Matthew and Joe Schweigert, Cuba City, Wis., needed a faster way to track their farm machinery fleet. They are fourth-generation farmers who farm 9,000 acres, most of which are devoted to seed corn, field corn and soybeans.

At any given time, they might have up to nine vehicles deployed across several counties.

“If a machine breaks down, or is idling too long, we need to know that right away so we can modify our schedule accordingly,” says Matthew Schweigert. “Timing is especially important for operations like ours,”

The Schweigert’s tried a variety of methods over the years to collect vehicle information. Clipboards, jump drives, spreadsheets, even proprietary clouds marketed by machinery suppliers. But all of these methods had a lag time, sometimes up to two to three days.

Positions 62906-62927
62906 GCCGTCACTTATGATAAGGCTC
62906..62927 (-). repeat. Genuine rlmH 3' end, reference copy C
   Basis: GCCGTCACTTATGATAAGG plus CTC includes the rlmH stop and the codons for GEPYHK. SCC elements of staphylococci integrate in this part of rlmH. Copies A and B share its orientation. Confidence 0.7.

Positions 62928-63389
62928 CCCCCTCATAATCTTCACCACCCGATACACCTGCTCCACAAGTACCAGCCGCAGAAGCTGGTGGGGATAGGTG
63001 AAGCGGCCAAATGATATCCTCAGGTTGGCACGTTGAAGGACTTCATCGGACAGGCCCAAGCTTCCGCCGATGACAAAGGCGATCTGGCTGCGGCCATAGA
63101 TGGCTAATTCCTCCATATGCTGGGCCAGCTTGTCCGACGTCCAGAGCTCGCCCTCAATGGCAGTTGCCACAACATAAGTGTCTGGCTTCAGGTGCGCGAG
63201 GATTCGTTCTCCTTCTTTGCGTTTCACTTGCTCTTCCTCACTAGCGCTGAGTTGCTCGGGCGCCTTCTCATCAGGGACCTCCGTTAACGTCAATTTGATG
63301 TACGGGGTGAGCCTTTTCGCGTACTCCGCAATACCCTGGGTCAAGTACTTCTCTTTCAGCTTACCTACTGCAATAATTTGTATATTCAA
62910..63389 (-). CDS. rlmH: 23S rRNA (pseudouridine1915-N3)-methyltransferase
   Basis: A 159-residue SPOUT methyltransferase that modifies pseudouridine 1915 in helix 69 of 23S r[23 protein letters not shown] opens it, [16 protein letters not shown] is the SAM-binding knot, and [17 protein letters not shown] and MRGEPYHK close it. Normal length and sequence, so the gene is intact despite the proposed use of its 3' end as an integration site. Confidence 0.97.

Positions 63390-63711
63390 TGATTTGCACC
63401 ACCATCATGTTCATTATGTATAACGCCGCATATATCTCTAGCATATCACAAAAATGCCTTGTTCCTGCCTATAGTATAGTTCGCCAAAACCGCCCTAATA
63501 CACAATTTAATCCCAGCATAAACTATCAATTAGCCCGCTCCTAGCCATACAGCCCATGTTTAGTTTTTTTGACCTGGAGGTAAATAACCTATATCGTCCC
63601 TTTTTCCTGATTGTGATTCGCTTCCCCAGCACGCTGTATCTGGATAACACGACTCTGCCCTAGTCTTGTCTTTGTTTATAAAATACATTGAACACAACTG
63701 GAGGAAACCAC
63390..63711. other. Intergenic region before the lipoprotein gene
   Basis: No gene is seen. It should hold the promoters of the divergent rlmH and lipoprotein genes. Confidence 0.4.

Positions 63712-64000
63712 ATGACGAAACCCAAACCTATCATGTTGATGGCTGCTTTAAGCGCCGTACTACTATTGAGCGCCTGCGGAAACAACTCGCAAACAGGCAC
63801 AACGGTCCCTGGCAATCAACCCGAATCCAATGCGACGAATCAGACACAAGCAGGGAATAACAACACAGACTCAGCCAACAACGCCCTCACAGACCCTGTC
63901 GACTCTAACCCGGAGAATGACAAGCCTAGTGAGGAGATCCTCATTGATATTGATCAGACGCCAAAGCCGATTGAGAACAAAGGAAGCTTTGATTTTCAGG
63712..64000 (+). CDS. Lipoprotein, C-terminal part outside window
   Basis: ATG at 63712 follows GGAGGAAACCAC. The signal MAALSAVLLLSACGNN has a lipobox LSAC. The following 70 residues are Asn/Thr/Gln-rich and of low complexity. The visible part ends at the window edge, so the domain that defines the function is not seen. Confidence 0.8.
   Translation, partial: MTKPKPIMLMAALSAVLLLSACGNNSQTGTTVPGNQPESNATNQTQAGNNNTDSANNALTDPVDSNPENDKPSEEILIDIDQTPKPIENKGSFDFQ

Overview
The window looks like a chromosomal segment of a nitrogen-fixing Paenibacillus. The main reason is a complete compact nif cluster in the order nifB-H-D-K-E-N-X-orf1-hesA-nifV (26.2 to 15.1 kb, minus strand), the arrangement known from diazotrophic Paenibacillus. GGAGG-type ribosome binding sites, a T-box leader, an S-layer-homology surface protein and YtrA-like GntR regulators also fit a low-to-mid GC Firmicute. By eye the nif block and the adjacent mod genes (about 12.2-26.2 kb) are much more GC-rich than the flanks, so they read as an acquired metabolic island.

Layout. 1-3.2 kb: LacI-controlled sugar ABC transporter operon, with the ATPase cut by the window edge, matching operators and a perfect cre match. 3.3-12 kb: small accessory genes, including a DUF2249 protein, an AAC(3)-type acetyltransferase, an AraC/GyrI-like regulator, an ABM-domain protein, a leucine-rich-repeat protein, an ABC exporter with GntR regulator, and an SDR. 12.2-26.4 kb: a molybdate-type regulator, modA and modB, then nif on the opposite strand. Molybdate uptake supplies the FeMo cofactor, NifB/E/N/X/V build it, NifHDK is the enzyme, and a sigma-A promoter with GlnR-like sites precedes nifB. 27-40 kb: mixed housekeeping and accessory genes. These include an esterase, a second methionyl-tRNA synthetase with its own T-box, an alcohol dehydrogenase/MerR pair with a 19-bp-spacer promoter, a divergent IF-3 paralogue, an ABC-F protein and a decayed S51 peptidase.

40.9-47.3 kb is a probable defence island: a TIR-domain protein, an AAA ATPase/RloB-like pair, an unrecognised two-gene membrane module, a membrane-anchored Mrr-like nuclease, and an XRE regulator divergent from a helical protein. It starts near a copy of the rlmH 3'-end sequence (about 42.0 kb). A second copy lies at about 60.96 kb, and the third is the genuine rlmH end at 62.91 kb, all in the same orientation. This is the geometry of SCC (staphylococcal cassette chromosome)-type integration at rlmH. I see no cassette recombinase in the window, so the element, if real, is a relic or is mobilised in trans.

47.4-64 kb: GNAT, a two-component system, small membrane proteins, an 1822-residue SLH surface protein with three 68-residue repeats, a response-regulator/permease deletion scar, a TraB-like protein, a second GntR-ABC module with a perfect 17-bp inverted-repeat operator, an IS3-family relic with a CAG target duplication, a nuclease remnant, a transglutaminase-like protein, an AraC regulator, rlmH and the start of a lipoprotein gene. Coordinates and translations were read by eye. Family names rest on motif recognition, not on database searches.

“We would have the data, but we were never able to view it fast enough to make decisions on the fly,” Matthew says. “Even a day can be too long if you need to correct a problem.”

So this year they tried something new. They traded in their jump drives for a new device made by 640 Labs, a data analytics company formed by two electrical engineers who wanted to bring their cellular experience at Motorola back home to the Midwest farms.

“There’s a cavernous gap between what’s being done and what can be done on farms,” says Patrick Dumstorff, team member with 640 Labs. “We thought agriculture could use an injection of technology.”